(1938 – 2011), USA

Dennis Oppenheim Artworks

Dennis Oppenheim rose to eminence in the 1960s with his large-scale 'earthworks', in which he cut abstract configurations in fields of wheat (Directed Harvest (1966)), traced the rings of a tree's growth in snow (Annual Rings (1968)), or created a sprawling white square with salt in downtown Manhattan (Salt Flat (1968)). These ephemeral artworks, which survived only through photographic documentation, formed part of a greater movement known as Earth or Land Art, which took place across the U.S. and the U.K. and included artists like Robert Smithson, Walter De Maria, and Nancy Holt.

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In the 1970s, Oppenheim was among the cutting edge of artists using film and video as a means to investigate themes relating to body art, conceptual art, and performance. As Oppenheim's body became the subject of his art, discomfort, humor, and even immediate danger formed key elements of the quasi-autobiographical works in which the artist was his own canvas. In Reading Position for Second Degree Burn (1970), for example, he lay in the sun for hours in order to burn the shape of a book onto his chest in what he described as a 'corporeal enactment of painting.'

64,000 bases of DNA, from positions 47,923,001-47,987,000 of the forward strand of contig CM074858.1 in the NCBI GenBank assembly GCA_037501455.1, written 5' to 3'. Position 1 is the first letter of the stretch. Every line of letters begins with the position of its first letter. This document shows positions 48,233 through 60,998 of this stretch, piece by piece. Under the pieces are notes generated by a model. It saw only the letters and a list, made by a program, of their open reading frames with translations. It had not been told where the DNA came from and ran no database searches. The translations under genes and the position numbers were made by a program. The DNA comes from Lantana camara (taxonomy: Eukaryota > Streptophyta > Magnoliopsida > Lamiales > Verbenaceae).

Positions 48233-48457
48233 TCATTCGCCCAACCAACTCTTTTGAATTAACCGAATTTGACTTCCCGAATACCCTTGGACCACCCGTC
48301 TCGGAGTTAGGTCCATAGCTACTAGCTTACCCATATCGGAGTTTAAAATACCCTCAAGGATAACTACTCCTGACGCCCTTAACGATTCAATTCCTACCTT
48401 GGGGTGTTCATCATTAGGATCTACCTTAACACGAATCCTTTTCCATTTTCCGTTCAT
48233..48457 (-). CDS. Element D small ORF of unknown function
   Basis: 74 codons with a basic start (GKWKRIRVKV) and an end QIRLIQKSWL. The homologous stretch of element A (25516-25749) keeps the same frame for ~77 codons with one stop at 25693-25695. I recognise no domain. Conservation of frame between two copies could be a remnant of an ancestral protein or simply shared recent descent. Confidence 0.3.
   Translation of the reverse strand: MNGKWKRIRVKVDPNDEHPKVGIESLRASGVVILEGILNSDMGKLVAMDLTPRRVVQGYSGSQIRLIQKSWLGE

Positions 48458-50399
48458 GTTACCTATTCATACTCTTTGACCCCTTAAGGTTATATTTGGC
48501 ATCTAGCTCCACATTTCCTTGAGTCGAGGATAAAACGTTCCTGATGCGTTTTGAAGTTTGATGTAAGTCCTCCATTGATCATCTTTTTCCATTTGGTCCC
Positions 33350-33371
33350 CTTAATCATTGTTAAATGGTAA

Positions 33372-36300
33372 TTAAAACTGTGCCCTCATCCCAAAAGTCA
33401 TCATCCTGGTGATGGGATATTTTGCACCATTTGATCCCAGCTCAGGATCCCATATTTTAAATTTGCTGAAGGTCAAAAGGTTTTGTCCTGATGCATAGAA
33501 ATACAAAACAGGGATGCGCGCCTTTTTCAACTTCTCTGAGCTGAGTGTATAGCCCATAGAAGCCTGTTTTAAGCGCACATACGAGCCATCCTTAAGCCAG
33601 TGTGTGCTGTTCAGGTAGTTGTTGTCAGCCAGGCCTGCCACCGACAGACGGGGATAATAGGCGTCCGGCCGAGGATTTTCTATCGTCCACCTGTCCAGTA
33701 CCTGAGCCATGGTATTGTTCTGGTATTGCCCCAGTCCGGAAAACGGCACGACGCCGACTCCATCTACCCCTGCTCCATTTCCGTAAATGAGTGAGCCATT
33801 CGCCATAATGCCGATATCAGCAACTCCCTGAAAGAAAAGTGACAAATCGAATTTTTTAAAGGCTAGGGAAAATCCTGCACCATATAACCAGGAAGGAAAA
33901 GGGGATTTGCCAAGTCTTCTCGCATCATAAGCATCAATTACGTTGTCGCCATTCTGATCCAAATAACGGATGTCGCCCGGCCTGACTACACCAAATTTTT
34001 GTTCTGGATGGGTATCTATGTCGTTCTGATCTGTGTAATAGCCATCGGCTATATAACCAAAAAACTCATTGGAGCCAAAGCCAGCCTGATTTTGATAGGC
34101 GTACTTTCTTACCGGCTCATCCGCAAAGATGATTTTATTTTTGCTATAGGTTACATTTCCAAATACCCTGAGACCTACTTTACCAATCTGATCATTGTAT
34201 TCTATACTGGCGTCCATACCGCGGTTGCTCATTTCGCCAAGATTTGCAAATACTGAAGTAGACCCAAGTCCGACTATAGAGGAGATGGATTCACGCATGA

Large-scale, pop-forward sculptures and permanent installations formed the focus of Oppenheim's practice by the mid-1990s. Among his best-known works is Device to Root Out Evil (1997), a sculpture comprised of a New England-style church built upside-down, perched precariously on the point of its steeple, which drives down toward the ground. This sculpture is characteristic of Oppenheim's later work, in which he sought to transform everyday objects and fuse sculpture and architecture.

Theme for a Major Hit by Dennis Oppenheim contemporary artwork installation
Dennis Oppenheim Theme for a Major Hit, 1974 Motor driver marionette, 2-hour recording, circular stage, spotlight
76.2 x 25.4 cm
Wooson Gallery Contact Gallery
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